Mobs of DACA protesters shut down Brooklyn Bridge; arrests made, but no fingerprints to protect illegals

Protesters in New York City rallied against President Trump’s decision to end the DACA program by effectively closing the famed Brooklyn Bridge.

The protests started in Foley Square, but around 7 p.m. hundreds of them began marching across the historic bridge.

“We’re shutting down the Brooklyn Bridge to #defendDACA!” the New York Immigration Coalition tweeted, as if inconveniencing thousands of people is a smart way to get them on your side.

Of the thousands of protesters who demonstrated on Tuesday, at least 47 were apprehended, NBC New York reported.

But hours before the bridge was commandeered, hundreds of protesters, that included illegal immigrants and advocates, marched to Trump Tower chanting “undocumented — unafraid.” Some chose to sit in the street and impede traffic, prompting their arrests.

By the day’s end, at least three dozen protesters were apprehended.

The arrestees included city council member Ydanis Rodriguez, who tweeted, “Just been arrested fighting for our undocumented brothers and sisters near Foley Sq. We stand united behind them and their quest for justice.”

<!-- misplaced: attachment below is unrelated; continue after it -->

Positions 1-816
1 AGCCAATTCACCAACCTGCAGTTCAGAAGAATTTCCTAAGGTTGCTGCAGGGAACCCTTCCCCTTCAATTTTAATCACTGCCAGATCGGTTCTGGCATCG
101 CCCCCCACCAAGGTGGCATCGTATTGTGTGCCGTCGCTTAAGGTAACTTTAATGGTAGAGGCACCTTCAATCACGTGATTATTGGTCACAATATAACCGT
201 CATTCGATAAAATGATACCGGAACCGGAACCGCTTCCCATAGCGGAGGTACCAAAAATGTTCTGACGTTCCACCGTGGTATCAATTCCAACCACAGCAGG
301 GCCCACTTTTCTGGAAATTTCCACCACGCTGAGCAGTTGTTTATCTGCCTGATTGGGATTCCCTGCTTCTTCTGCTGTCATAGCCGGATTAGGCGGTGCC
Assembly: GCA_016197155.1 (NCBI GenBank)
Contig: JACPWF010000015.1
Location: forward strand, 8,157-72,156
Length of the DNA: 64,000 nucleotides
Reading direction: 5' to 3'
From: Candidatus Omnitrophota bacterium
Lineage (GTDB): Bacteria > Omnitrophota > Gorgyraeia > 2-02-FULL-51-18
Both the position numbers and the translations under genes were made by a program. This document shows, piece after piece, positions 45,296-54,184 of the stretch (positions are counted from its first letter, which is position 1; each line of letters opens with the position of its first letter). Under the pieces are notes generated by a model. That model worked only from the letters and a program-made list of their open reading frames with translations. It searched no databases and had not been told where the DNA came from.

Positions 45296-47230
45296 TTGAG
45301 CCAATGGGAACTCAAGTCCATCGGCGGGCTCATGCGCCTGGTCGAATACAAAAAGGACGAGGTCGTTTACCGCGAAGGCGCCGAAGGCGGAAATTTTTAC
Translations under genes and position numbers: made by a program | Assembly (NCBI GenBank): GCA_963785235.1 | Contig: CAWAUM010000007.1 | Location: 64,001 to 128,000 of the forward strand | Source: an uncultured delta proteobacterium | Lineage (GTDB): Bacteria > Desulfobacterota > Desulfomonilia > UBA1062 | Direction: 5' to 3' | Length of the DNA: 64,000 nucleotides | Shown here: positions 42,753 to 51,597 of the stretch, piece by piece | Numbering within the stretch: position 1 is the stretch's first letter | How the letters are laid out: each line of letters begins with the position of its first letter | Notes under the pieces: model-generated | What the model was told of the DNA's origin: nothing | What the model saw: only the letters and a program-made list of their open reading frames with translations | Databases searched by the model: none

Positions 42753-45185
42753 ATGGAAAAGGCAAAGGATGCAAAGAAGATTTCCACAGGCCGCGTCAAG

The New York Police Department said that those arrested won’t have to be fingerprinted if they willingly provide information to the police.

Image: Getty / Albin Lohr-Jones
Image: Getty / BRYAN R. SMITH

That works out for those who are DACA recipients because no fingerprints means that the arrest information does not have to be sent to immigration authorities, NBC New York reported.

The office of progressive New York City Mayor Bill de Blasio confirmed that fingerprints would not be taken and that arrestees would be ticketed and released in order to avoid alerting immigration authorities, according to NBC New York.

Image: Getty / Albin Lohr-Jones
Image: Getty / BRYAN R. SMITH

“We’re going to have to figure out ways of how we’re going to continue supporting ourselves, and continuing to give back to the economy of this country,” Sarai Bravo, a 24-year-old from Mexico said. “That’s the only thing we want to do, we’re Americans, we went to college, gotten great jobs, and all we want to do is contribute back to this country we call home.”

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Carmine Sabia


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